The link between diet and depression

By Diet, Food, Food for thought, Health, Mental Health
“In Australia, it’s estimated that 45 percent of people will experience a mental health condition in their lifetime. In any one year, around 1 million Australian adults have depression, and over 2 million have anxiety.”   Beyond Blue


The impact of depression on both a personal and global level is hugely significant and far-reaching. Today, treatment options for depression include various medication prescribed by a doctor, various forms of therapy and self-care.

A recent article from Harvard Medical School detailed an overlooked aspect of self-care – diet. Diet and lifestyle factors have an overwhelming body of evidence supporting the prevention of cardiovascular disease, cancer, dementia, and mental health disorders, including depression, yet we sometimes pay more attention to medications and therapy as the go-to solutions for mental health outcomes [1].



We can see that diet impacts every aspect of our health and in particular, our mental health. So, we need to sit up and take notice! It isn’t merely about recovery but also prevention, and working towards living the best life you possibly can.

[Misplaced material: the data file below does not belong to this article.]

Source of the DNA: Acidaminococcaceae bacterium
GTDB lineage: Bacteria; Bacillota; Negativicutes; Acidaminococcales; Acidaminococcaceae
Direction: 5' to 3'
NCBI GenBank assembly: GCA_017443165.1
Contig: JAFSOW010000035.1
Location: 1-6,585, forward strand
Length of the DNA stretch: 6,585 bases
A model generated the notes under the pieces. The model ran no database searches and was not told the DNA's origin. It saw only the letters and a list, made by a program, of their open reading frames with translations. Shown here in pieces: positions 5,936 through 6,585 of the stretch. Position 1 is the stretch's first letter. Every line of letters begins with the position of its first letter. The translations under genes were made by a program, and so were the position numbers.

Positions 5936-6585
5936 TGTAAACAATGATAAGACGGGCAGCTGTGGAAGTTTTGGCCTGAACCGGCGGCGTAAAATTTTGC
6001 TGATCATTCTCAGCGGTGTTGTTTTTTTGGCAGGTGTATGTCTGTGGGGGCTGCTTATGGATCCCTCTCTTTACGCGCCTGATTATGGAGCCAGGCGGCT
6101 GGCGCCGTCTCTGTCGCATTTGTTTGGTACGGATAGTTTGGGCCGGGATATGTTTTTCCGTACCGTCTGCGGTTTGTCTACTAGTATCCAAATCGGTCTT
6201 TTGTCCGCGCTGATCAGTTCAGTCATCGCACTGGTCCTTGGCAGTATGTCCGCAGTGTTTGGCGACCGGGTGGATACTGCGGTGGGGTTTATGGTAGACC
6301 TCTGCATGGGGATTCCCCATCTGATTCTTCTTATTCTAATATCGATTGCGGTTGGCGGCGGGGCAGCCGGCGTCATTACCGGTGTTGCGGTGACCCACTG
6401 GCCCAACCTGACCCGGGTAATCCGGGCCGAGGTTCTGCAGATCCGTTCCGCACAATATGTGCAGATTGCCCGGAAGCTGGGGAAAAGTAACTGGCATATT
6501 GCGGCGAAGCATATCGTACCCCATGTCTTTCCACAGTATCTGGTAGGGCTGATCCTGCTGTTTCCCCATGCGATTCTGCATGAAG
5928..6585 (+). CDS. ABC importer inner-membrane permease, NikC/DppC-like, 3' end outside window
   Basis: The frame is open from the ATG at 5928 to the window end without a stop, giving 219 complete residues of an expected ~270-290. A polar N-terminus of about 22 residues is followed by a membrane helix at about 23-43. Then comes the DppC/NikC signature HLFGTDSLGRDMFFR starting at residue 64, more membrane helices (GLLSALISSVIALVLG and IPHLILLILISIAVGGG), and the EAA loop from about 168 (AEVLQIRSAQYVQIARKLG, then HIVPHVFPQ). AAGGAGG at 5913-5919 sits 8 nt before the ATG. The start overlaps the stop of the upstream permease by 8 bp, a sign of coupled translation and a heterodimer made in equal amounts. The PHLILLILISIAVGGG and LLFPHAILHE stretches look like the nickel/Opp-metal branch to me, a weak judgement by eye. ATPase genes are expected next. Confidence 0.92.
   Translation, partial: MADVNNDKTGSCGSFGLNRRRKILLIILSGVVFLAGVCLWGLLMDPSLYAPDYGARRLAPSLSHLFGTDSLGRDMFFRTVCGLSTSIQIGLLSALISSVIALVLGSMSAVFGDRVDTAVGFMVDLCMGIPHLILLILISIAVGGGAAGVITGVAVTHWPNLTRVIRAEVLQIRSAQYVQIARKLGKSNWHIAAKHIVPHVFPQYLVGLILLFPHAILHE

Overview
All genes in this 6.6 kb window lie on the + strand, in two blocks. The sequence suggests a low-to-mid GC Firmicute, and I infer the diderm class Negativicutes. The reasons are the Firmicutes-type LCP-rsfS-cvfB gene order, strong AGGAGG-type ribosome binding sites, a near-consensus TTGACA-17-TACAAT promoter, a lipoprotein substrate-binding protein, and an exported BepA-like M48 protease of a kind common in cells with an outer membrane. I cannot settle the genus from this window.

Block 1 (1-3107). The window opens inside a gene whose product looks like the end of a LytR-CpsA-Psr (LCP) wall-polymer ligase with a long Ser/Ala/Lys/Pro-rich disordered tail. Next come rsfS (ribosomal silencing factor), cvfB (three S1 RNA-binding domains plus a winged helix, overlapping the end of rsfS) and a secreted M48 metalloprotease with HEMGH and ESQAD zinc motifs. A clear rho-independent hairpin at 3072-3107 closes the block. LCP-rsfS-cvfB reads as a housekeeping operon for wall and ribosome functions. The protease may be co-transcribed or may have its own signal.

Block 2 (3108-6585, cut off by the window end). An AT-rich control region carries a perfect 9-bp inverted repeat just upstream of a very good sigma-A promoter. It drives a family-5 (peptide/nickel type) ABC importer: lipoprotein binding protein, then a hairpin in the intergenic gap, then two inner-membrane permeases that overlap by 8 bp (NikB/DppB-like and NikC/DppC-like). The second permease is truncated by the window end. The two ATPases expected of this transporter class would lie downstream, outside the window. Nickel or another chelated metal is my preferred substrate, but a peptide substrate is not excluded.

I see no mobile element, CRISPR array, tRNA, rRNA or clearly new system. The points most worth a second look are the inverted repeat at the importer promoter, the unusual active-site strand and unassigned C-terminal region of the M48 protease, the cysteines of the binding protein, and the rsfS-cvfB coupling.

The 20th Century has seen our world, and subsequently, our eating habits change rapidly. From the introduction of high fructose corn syrup to processed and sugary foods being more readily available, we can see a sharp decline in the consumption of good-quality, nutrient-dense, natural, whole foods. We are living a fast-life with fast-food becoming a norm. Rushed eating, readily available (cheaper) processed options and an unawareness of the impact of a healthy diet have led to this growing reliance on fast-food.



Several recent research analyses examining multiple studies support this link between diet and the risk of depression.


“A dietary pattern characterized by a high intake of fruit, vegetables, whole grain, fish, olive oil, low-fat dairy and antioxidants and low intakes of animal foods was apparently associated with a decreased risk of depression. A dietary pattern characterized by a high consumption of red and/or processed meat, refined grains, sweets, high-fat dairy products, butter, potatoes and high-fat gravy, and low intakes of fruits and vegetables is associated with an increased risk of depression.” [2]


The impact of diet can impact more than just the individual. A recent study of more than 20,000 mothers and their children found that the children of mothers who ate an unhealthier diet during their pregnancy had a higher level of behaviours that are linked to mental disorders.

It is essential to view diet as a key element in the prevention of mental illness.